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STEM and Fairy Tales | Posted in STEM

Wendy, I absolutely loved the article. I think as educators, we often forget that kids can use their imagination in science as well! Imagination is not only for the art or music room. I think it is wonderful that there is a way to let their creativity shine through an amazing subject. As a student teacher, I do notice that sometimes we (educators) get so caught up in teaching them right from wrong that we forget that they have an imagination and creative juices that need to flow every once in a while! A question I am pondering is; how often would you recommend using this in the classroom? Would this count as a warm-up or hook activity before the lesson? Or a fun Friday type play? I would love to incorporate this into my future classroom as a STEM activity. Best, Megan Bradburn


Megan Bradburn

First Day of School Science Activities | Posted in Life Science

You can use a science lesson to create your seating arrangements. Pass out a picture of an animal to each student. Make sure no animals are duplicated. Let students share their animal with the rest of the class. Discuss what all of the animals have in common and what makes them different. Have the students group themselves based on their animals' similarities (i.e. classify the animals). Then group their desks to match the groups they've created. This doesn't have to be a permanent seating arrangement, but it's a fun lesson that allows the students to be (or appear to be ;)) in control.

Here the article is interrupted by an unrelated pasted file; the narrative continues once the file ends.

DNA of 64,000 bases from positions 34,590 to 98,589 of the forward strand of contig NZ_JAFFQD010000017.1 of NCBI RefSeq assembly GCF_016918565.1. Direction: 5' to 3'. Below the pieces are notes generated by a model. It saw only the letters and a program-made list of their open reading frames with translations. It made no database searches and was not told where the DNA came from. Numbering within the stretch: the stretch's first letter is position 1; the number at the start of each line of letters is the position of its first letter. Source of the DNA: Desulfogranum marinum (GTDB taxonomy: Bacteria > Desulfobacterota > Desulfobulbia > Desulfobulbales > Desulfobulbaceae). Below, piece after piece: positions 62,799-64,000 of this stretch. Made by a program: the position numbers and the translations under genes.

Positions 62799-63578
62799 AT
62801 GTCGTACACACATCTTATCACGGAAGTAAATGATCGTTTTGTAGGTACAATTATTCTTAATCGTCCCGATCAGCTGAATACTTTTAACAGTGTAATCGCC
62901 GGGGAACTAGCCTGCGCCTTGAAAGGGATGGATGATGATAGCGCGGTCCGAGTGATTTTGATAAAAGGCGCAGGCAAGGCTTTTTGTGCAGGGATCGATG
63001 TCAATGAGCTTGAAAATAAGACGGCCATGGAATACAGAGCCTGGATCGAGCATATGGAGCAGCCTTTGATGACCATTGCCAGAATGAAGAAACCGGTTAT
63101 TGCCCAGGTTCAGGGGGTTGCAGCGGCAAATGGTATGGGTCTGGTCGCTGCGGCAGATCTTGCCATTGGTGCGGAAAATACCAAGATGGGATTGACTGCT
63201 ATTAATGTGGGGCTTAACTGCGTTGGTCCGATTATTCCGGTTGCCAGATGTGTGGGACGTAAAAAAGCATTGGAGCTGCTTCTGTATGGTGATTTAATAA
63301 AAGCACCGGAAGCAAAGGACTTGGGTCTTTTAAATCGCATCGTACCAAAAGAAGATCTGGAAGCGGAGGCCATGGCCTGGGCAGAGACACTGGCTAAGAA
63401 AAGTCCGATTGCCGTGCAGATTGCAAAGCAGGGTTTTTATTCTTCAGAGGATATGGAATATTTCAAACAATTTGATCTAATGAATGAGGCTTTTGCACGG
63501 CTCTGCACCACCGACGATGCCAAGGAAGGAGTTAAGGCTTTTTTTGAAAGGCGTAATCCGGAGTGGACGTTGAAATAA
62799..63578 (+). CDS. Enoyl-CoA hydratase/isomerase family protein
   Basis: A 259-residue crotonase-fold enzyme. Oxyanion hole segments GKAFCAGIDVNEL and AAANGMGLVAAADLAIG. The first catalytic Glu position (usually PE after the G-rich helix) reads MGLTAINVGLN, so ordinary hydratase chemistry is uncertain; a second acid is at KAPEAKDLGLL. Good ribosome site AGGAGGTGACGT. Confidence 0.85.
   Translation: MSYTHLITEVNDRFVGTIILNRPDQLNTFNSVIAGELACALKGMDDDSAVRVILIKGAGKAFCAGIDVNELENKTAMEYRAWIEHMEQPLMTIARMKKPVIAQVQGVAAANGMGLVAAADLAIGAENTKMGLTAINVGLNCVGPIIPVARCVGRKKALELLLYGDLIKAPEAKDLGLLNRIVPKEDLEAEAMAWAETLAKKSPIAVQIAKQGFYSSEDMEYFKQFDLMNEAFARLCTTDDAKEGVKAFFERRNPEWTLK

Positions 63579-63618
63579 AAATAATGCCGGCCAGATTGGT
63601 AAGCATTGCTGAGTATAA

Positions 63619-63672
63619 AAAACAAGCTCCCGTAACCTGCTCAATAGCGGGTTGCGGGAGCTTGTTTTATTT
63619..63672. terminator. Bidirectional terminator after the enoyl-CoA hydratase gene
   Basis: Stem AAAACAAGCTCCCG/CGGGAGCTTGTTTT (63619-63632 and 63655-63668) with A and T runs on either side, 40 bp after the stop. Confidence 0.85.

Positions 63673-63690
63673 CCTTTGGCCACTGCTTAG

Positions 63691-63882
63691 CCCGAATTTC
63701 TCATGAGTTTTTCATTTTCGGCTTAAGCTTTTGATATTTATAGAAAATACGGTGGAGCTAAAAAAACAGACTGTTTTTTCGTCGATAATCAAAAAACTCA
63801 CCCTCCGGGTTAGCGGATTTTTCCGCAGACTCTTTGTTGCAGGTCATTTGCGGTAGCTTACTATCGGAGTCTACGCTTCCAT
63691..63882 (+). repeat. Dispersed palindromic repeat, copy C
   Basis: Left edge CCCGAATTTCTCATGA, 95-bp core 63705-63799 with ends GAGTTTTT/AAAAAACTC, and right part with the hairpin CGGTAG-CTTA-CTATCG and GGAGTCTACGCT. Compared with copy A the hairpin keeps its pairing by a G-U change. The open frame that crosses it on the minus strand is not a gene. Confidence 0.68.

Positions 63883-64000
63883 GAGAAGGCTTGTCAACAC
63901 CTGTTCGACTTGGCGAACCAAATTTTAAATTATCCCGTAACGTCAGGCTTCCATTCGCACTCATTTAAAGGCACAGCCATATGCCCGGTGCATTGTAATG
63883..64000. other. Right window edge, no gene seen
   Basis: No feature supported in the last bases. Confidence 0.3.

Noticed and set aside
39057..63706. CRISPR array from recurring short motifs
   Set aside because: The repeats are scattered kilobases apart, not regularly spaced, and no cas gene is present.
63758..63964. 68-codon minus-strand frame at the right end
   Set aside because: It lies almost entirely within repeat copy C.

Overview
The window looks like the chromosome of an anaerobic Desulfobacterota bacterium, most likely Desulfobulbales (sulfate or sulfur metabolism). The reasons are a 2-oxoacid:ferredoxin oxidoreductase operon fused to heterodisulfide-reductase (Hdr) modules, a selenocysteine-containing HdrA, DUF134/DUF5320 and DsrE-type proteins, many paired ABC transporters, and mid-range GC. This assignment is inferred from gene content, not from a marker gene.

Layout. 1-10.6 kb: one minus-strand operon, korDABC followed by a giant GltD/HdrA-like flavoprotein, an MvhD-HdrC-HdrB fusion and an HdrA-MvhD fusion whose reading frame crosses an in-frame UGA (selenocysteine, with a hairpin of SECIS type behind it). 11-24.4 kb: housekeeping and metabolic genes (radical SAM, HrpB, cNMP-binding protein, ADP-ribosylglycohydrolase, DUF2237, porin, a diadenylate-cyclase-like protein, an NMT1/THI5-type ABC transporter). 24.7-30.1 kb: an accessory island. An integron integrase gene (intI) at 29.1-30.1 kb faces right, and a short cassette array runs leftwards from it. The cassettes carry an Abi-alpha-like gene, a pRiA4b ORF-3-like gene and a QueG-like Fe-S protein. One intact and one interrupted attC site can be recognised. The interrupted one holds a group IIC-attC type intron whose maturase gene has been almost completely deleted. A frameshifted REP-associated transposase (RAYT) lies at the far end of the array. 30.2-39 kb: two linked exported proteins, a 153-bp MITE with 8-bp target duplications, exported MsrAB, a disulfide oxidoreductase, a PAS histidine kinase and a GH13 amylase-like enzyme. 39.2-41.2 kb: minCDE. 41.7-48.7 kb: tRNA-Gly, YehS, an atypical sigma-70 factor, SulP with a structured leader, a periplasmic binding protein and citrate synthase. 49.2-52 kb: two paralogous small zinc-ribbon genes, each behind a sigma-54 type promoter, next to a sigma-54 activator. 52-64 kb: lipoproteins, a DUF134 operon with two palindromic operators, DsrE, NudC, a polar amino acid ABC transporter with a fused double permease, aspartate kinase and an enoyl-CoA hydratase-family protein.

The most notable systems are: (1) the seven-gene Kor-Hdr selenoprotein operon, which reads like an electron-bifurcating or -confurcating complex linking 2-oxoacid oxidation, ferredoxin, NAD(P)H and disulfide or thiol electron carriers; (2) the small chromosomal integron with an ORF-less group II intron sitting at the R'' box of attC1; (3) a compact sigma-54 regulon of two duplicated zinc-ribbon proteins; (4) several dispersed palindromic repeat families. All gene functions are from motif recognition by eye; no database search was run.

Lauren Switzer

First Day of School Science Activities | Posted in Life Science

Payton, I really like your idea of group work and discussion in the classroom. This form of teaching should be implemented in every grade level. It is a positive way where students can learn from one another as they are collaborating together on a group project. Different roles are divided between the students in each group allowing students to depend on one another. Discussion, in my opinion, allows students to reflect on what they learned that day, provide opinions about the assignment, and possibly suggest what they want to learn more about. This process makes students become active learners! I can see my future classroom using these learning strategies.


Lory Hernandez

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